Together with these added novel towers, the new premises of the Headquarters was positioned as a modern Central Bank in the region. It was equipped with an international conference hall (named John Exter International Conference Hall, as a tribute to the Bank’s founding Governor), with state-of-the-art conference facilities, comprehensive IT setting facilitated with intra and international networks, while giving birth to a new working culture with modern working facilities including a fully equipped research library to enhance the knowledge based learning environment. Central Bank commenced operations at the new Headquarters building in October 1999. To commemorate the 50th Golden Jubilee anniversary of the Central Bank, the new building was officially declared open as the Central Bank Headquarters on 27th August 2000 by Her Excellency Chandrika Bandaranaike Kumaratunga, President of Sri Lanka and the Minister of Finance and Planning, during the tenure of Governor Deshamanya A. S. Jayawardena. Further, a Rs. 1000/- commemorative silver coin, a commemorative stamp with first day cover, and Swarna Jayanthi publication had been issued to mark the Golden Jubilee.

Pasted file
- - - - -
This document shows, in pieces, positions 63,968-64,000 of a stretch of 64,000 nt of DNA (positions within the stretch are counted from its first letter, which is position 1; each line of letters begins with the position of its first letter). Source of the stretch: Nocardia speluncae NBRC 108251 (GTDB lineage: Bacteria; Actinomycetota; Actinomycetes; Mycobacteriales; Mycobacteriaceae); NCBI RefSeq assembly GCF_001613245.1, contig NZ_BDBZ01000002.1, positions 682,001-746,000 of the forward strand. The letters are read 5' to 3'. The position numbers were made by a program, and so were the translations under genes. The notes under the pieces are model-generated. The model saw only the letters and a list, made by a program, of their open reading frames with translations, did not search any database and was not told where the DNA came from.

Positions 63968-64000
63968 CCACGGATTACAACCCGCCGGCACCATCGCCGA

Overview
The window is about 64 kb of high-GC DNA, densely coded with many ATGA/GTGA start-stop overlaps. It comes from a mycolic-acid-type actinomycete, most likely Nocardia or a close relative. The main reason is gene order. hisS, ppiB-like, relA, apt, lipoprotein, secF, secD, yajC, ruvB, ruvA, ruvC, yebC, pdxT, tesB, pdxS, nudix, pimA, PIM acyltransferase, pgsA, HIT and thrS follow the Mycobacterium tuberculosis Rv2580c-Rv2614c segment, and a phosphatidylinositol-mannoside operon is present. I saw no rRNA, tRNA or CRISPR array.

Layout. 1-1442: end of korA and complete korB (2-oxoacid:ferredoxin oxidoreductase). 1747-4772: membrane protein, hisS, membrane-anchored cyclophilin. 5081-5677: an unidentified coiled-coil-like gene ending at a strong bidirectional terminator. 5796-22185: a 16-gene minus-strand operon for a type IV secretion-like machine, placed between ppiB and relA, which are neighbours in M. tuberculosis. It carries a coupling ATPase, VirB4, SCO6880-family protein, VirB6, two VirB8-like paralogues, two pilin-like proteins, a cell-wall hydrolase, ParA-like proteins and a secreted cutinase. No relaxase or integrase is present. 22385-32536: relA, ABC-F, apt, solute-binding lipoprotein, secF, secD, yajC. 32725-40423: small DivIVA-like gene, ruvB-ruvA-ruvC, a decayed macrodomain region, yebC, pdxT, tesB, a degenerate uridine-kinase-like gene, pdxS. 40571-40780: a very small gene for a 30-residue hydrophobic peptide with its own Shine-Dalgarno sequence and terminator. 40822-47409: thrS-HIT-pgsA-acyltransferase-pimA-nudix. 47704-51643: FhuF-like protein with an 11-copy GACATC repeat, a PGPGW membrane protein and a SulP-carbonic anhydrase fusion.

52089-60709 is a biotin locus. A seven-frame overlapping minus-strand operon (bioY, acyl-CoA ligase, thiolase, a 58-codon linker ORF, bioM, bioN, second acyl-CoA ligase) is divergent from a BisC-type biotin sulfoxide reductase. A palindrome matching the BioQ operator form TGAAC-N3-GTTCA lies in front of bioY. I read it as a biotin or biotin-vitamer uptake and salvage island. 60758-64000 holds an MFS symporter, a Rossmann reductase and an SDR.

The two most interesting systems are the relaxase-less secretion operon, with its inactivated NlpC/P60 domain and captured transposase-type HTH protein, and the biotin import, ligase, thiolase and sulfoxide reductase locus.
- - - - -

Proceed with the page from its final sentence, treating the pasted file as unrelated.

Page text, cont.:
"Arisen" - The monument, raised to respect the courageous late employees of Central Bank of Sri Lanka.

Today, the Central Bank of Sri Lanka Headquarters stands as a unique building with 5 towers in the heart of Colombo Fort along Janadhipathi Mawatha (formerly Queen's Street), leading to the official residence of the President of Sri Lanka. 

The unique Headquarters building of the CBSL as it stands today spanning 05 towers on Janadhipathi Mawatha, in the heart of Colombo (Fort) with the Indian Ocean in the background and the historical